Could a Tesla Beat a Formula 1 Car in a Drag Race?


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On a quarter-mile drag strip, Teslas are pretty much unbeatable in terms of road cars.

With a one-foot rollout, the latest Tesla Model S Plaid can hit 60mph in less than 2 seconds, which is faster than the Bugatti Chiron, Koenigsegg Regera and even the Mercedes AMG One – a car that has an engine from a Formula 1 car.
But what about an actual Formula 1 car? F1 cars aren’t designed for ultimate straight-line speed, but they cannot be underestimated.

Modern F1 cars have over 1000bhp, sticky slick tyres and they’re three times lighter than a Tesla Model S, but is that enough to beat a one in a drag race?
There’s much more to drag racing than power and weight, but let’s give you the stats first.

The Tesla Model S Plaid is the fastest Tesla ever built, and one of the fastest cars on the planet.

It uses one motor at the front axle and two at the rear that put out over 1000bhp and 1400Nm of torque to all four wheels. However, it weighs just under 2.2 tonnes.

And despite being a large, spacious 5-seater saloon, the Model S Plaid goes from 0-60mph in around 2 seconds, and runs on to a top speed of 200mph.

Tesla claims that the car completes the quarter-mile in an insane 9.2 seconds.

That’s two tenths quicker than a Bugatti Chiron.
But what about a Formula 1 car?

Today’s F1 cars use 1.6-litre turbocharged V6 engines paired to an electric motor to give over 1000bhp, just as much as the Tesla.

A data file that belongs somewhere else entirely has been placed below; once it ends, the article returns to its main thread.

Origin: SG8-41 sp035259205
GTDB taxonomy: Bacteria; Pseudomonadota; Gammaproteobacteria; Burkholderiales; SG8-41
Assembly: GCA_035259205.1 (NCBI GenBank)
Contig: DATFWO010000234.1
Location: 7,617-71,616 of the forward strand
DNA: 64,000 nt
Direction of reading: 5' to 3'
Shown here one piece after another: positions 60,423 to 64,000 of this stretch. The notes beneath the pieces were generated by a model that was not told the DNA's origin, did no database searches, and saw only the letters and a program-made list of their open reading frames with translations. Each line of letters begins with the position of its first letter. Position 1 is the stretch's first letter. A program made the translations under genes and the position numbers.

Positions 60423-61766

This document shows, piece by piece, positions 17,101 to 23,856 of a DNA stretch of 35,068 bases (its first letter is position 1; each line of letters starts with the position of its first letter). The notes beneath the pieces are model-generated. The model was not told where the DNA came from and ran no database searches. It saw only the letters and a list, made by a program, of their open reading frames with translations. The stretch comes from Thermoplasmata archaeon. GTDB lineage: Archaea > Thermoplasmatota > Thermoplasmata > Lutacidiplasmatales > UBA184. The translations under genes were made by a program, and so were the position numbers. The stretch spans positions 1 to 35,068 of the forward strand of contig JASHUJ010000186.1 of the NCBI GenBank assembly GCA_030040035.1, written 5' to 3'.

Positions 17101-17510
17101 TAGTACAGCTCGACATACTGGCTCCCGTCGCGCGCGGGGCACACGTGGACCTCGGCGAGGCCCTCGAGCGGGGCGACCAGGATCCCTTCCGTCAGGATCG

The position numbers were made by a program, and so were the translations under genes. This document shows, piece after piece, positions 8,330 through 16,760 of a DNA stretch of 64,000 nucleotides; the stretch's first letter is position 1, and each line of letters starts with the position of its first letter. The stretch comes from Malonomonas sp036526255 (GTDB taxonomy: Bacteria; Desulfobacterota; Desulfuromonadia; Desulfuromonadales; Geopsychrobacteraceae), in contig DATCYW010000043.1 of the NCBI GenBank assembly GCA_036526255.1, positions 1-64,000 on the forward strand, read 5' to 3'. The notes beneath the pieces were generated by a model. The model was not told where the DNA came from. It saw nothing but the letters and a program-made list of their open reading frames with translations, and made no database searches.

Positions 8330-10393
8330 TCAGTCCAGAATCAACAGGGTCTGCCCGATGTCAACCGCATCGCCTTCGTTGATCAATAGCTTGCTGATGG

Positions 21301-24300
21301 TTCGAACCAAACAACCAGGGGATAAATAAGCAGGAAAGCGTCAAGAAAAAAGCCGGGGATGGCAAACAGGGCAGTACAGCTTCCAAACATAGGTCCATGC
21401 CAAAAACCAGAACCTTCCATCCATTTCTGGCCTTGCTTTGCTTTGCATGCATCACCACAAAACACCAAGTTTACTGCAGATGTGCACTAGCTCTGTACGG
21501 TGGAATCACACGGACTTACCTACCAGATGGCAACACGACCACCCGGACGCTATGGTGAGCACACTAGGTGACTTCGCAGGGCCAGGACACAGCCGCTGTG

However, unlike the Model S Plaid, F1 cars put all that power through a multi speed gearbox – an 8-speed sequential unit controlled by paddles behind the steering wheel.

The reason that combustion-engined cars use a multispeed gearbox is that there is a limited rev range where they produce useful levels of power.

Shifting through gears gives control of the engine speed irrespective of wheel speed, which ensures that the engine can stay in its optimum rev band no matter the speed of the car.

Electric motors can spin many times faster than a combustion engine, and they have an incredibly wide torque band.

The motor of the Model S Plaid can spin to a crazy 20,000rpm, and it produces peak power from 80mph all the way to its top speed.

This is how the Model S Plaid can use just one gear to go from 0-200mph.

Having an 8-speed gearbox adds weight to the F1 car, but it still weighs just 746kg, which is less than half of what a BMW M2 weighs and almost a third of the Tesla.

But here’s the thing – the Formula 1 car sends all its power to the rear wheels alone.

Whereas the Model S can more evenly distribute its torque across all four tyres, limiting the possibility of overwhelming them with wheelspin, the F1 car is asking just two tyres to put 1000bhp to the road.

However, things are a lot more complicated than that, as we’ll explain later.

📺 F1 Driver’s Technique Explained

➤ Senna’s bizarre technique:

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➤ Alonso’s strange steering:

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➤ How Verstappen is so fast in the wet:

📺 F1 Engineering

➤ How F1 brakes work:

➤ How an F1 clutch works:

➤ What’s inside an F1 gearbox:

➤ How F1 teams change four tyres in two seconds:

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